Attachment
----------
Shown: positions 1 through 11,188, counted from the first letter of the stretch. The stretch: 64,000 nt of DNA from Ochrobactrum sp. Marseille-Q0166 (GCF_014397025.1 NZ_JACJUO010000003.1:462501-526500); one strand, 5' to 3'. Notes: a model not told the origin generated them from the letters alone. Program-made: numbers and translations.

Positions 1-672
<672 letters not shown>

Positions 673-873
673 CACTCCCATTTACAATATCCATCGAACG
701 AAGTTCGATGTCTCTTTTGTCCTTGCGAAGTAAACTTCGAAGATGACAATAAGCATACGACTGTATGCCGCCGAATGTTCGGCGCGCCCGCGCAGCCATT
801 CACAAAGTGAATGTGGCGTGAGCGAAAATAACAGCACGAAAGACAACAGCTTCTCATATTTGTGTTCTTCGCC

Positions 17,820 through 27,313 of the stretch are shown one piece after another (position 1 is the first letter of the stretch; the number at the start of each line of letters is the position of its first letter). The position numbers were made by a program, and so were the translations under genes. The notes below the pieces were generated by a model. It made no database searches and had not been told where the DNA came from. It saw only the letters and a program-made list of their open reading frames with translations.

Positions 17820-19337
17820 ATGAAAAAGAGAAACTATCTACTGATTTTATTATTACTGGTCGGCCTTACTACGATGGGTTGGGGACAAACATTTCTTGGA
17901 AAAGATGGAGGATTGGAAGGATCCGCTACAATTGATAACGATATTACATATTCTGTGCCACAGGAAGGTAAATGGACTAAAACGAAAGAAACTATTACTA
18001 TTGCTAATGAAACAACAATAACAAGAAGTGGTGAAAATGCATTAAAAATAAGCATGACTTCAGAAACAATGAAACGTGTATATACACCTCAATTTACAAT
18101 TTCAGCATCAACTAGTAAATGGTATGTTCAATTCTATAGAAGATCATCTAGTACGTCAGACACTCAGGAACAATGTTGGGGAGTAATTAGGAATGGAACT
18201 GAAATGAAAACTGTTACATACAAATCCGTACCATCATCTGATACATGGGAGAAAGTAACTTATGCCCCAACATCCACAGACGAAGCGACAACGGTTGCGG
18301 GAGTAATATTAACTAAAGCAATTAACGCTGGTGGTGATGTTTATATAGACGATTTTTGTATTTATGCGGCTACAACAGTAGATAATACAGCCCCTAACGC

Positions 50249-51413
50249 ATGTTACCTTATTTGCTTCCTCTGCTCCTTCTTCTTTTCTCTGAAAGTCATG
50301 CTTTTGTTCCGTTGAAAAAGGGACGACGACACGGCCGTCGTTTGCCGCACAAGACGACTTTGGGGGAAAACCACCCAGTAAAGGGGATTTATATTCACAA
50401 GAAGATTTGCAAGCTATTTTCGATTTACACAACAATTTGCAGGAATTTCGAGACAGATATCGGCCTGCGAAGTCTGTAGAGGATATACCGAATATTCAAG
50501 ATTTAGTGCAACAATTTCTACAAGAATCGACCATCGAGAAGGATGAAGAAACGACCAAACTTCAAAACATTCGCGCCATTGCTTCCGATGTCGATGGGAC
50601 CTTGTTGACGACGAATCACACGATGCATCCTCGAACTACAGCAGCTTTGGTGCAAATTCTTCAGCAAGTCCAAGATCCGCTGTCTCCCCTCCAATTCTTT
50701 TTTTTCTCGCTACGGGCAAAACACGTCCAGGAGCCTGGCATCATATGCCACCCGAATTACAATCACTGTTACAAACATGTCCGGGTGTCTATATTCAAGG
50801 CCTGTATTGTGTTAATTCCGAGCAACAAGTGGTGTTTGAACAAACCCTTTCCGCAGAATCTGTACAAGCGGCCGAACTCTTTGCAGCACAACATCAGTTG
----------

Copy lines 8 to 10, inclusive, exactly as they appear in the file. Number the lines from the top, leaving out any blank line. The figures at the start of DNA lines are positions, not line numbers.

Positions 17,820 through 27,313 of the stretch are shown one piece after another (position 1 is the first letter of the stretch; the number at the start of each line of letters is the position of its first letter). The position numbers were made by a program, and so were the translations under genes. The notes below the pieces were generated by a model. It made no database searches and had not been told where the DNA came from. It saw only the letters and a program-made list of their open reading frames with translations.

Positions 17820-19337
17820 ATGAAAAAGAGAAACTATCTACTGATTTTATTATTACTGGTCGGCCTTACTACGATGGGTTGGGGACAAACATTTCTTGGA